"Do you know what it means to miss New Orleans. When that's where you left your heart. The moonlight on the bayou a creole tune that fills the air. I dream about magnolias in bloom and I'm wishin' I was there." - Louis Armstrong
I write this at the end of another Mardi Gras season, perhaps pensive as I tend to be going into the Lenten season or just sad that the party's over. For the first time in years, I managed to make it to the French Quarter more than once as friends and family were in town. As we walked across Canal and back into history (architecturally, anyway) I caught myself skimming my hand across three hundred-year old walls as I'm prone to do. Mardi Gras is not the season for a historically-minded thinker as myself to be in the Quarter, I've come to find out. As my hand grazed alongside the walls of Arnaud's, I noticed a very pretty girl hurling chunks of blueberry-colored vomit onto those same walls. In an instant my wanderlust for historicity on Bourbon was replaced with a deep desire for hand soap. Bad call on my part.
It's true I'm a stalwart for an old line of thinking: a line of thinking that preaches preservation, beignets, and the history behind them. Call me out on it if you want. In a city sculpted so precariously on marsh in between two water bodies, new is not a reminder of pain for many. It's a celebration of promise. For me it's the opposite. Every move off of the high ground is a risk. An adage in New Orleans should be "the further you move away from the cemeteries, the closer you are destined to be in them." Modern engineering has made us confident in our designs and dangerously at odds with Mother Nature yet sometimes she just laughs and floods the city anyway. The blame is placed, the city is rebuilt, and the celebration of new continues. In a city where survival is counterintuitive to the universe, celebration is the only force powerful enough to keep us rooted in tradition.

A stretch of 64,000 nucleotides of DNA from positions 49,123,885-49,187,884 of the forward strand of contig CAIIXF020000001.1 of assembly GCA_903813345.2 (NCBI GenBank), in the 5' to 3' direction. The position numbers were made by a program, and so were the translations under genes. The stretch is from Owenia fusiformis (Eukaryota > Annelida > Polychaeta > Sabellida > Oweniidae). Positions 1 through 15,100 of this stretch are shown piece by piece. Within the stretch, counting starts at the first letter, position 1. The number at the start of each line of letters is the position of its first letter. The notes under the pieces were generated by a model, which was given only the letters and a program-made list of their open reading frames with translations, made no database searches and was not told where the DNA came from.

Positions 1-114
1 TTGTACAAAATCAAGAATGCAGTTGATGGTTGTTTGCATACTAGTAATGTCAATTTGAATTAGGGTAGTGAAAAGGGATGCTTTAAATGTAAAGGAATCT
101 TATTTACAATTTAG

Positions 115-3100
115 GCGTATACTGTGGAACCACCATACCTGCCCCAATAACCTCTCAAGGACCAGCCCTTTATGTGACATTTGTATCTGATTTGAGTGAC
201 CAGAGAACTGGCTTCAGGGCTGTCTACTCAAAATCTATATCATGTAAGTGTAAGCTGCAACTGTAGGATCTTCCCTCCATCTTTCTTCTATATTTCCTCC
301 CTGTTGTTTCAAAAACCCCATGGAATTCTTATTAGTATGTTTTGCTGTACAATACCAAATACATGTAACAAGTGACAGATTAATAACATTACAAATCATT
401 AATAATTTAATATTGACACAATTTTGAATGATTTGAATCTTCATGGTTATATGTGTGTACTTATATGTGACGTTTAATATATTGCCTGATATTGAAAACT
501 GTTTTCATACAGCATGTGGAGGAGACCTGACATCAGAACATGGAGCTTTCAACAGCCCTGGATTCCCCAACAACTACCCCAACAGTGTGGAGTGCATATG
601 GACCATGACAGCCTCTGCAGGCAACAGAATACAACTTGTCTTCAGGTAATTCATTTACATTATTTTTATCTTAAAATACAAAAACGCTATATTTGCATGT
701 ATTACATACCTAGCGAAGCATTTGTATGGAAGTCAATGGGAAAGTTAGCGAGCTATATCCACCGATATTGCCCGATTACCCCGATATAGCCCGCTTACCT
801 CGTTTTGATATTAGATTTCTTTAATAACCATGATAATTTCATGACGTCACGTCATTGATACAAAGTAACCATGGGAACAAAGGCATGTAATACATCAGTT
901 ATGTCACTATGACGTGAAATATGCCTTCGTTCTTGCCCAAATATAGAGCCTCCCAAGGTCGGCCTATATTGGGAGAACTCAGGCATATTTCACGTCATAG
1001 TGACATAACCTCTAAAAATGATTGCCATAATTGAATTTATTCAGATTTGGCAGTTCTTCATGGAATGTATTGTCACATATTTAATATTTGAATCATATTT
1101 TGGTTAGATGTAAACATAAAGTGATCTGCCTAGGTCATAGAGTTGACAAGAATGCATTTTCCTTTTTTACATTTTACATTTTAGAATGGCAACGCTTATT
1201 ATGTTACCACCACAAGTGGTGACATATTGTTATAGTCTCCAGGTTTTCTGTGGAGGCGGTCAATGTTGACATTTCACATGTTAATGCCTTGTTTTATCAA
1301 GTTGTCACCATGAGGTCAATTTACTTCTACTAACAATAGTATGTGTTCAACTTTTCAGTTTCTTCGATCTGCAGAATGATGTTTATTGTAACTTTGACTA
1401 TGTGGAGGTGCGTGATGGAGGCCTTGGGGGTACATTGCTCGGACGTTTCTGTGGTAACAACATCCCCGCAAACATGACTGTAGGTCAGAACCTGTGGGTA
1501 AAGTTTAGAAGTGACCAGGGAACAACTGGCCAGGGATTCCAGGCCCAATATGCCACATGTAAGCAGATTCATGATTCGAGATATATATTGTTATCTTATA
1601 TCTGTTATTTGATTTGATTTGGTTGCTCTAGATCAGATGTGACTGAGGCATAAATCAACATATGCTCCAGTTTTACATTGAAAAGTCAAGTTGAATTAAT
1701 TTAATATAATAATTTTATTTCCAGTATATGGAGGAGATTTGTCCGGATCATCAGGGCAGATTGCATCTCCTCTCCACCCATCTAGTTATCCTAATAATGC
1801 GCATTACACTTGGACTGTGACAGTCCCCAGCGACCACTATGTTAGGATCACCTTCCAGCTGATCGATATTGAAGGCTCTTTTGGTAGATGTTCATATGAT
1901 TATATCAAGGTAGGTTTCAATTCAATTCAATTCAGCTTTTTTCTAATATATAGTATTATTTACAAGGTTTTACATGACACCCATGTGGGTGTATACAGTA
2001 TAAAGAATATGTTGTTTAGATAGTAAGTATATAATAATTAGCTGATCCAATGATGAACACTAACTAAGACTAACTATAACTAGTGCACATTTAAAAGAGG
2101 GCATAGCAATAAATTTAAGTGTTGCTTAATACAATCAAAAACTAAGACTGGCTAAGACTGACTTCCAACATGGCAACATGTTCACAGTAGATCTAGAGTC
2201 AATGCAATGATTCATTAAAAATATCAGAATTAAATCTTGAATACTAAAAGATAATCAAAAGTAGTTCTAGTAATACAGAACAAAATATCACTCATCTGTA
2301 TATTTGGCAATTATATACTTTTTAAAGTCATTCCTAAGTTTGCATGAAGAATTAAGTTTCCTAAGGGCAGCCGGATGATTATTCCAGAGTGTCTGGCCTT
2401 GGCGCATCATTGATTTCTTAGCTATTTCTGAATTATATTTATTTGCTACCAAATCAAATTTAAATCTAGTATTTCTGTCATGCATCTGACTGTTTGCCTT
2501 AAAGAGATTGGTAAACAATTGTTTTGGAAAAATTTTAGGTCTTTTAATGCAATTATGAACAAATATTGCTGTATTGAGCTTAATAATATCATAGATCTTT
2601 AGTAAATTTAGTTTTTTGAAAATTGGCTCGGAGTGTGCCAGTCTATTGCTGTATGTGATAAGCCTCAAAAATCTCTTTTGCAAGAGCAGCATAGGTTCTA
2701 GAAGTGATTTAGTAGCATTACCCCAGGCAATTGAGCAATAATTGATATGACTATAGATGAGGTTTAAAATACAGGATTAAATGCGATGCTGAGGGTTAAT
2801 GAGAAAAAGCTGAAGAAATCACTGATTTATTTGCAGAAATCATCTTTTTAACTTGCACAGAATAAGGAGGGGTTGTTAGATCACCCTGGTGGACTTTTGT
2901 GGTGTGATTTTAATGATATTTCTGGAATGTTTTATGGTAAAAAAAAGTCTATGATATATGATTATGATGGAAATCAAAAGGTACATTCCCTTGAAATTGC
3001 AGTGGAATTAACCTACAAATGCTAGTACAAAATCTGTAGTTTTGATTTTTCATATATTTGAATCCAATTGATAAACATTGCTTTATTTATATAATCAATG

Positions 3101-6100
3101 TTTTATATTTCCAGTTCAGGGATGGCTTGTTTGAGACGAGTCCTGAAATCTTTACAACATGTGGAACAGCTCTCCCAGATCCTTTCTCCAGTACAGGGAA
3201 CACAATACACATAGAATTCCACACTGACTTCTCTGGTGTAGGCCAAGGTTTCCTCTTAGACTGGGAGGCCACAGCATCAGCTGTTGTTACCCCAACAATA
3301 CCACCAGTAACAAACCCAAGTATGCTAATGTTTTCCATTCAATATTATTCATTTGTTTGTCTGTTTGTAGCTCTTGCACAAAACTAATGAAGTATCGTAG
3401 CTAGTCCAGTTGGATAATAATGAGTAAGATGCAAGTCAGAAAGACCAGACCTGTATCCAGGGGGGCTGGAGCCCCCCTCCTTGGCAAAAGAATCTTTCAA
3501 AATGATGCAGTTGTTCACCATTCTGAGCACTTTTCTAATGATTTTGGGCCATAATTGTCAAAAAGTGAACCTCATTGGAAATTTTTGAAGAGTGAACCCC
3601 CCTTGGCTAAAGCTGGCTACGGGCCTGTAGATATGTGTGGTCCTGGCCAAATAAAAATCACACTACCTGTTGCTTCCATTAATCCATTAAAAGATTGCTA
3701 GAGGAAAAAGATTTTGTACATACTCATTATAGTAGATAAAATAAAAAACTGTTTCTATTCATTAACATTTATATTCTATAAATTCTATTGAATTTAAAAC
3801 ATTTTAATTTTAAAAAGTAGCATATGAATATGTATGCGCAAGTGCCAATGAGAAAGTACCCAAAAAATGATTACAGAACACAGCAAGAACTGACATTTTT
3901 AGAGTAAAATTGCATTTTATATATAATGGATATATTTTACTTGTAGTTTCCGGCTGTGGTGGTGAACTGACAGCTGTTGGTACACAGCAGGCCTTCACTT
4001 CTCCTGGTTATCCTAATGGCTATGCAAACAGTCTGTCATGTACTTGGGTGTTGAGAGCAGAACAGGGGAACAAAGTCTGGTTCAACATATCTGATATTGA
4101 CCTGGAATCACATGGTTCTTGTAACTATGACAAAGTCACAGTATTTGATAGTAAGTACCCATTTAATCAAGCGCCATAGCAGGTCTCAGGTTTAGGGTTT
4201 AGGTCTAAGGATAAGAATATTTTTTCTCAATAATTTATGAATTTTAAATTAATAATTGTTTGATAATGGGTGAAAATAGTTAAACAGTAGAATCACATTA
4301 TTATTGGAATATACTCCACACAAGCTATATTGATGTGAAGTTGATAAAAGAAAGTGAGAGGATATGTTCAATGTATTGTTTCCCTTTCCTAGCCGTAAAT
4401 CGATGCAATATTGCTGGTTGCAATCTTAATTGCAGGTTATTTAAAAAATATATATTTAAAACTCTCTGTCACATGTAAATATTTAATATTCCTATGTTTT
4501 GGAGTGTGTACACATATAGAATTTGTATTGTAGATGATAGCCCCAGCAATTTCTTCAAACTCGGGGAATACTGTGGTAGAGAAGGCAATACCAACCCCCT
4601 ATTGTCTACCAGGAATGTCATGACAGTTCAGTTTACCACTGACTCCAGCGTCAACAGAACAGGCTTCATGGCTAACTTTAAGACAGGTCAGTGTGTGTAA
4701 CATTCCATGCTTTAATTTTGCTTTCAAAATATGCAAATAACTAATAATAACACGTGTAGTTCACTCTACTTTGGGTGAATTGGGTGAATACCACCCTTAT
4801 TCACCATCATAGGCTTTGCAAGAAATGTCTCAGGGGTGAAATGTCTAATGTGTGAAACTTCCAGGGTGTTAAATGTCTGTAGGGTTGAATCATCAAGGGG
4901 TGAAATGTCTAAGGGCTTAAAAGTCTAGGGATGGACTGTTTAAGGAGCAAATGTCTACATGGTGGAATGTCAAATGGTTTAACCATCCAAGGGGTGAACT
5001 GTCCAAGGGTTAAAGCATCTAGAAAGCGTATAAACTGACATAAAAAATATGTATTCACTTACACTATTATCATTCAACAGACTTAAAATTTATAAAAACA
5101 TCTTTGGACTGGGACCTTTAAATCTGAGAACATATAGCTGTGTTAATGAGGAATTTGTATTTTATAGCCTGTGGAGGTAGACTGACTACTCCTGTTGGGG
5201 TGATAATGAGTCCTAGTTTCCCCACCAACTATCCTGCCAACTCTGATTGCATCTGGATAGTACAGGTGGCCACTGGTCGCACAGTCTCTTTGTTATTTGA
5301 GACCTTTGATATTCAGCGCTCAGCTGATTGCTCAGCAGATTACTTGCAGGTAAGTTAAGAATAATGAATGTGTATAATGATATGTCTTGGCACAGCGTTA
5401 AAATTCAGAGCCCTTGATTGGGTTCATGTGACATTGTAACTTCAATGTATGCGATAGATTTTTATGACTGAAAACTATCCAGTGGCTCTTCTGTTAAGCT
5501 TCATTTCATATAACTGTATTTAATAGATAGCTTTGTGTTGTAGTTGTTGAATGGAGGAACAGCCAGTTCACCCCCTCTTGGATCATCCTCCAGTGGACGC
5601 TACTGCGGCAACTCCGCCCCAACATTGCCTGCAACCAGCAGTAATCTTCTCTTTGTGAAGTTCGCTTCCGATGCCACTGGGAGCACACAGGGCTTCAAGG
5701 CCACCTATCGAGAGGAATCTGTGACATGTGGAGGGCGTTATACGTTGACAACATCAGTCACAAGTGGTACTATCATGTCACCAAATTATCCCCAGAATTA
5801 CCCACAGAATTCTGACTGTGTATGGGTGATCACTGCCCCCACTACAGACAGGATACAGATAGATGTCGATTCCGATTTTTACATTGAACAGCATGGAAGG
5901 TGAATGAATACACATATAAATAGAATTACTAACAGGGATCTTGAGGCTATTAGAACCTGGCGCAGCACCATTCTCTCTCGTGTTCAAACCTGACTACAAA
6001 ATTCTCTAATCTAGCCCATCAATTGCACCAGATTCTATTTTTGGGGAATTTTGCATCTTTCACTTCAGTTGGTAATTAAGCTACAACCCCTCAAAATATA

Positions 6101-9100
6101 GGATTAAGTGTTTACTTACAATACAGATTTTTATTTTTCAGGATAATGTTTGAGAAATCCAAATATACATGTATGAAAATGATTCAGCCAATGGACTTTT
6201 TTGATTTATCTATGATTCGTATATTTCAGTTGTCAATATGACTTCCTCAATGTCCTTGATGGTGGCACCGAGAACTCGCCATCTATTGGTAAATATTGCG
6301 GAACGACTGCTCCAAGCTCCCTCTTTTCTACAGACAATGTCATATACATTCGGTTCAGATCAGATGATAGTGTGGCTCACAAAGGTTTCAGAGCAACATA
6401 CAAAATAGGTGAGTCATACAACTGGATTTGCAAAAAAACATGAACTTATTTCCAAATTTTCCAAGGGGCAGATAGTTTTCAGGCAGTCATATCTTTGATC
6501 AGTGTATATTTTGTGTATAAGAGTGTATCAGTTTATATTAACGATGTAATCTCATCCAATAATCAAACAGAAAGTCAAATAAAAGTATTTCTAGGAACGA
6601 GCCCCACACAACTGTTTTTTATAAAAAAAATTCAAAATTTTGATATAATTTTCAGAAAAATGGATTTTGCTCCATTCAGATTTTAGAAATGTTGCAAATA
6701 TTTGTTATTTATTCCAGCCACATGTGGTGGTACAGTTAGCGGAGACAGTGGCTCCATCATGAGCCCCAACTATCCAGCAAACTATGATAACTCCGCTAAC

I deeply appreciate those who come to New Orleans to celebrate with us. The revival of our city since Katrina has been in major part because of tourism. We love to make you feel at home. Hell, we hope you do make it your home someday. The only thing I hope you seek out when you visit are the first and second parts of my Trinity: survival and persistence. It's true we have problems. New Orleans is sinking, the murder rate is astronomical, and the Saints have to pay Jimmy Graham. When you're here we love to gloss over these things and take you out for po-boys and jazz brunch and walk it off with a lap at Audubon Park. It's the way we have come to extenuate our existence in America's most brilliant mistake. But don't think for a second we don't want to solve these problems that plague us. In these celebrations big and small we find the strength and courage to face whatever is thrown at us. Mardi Gras reinforces the feeling that we are special in this world and from there we resolve to never see the city like the world did in 2005. A Super Bowl championship throws the city into a frenzy and we realize nowhere else has such a special bond to a representation of their city like New Orleans does with their Saints.
As Lent begins, so does the time for America's most Catholic of cities to pause and reflect. For a couple of days the celebration ends and we wait. For someone who believes that new is a reminder of pain when framed in the history of New Orleans, you may think I take these days in stride. But I, like the rest of the city, realize the innate need of promise. After forty-six days a Savior will rise and JazzFest will be right around the corner. The celebration will begin anew, just in time for hurricane season.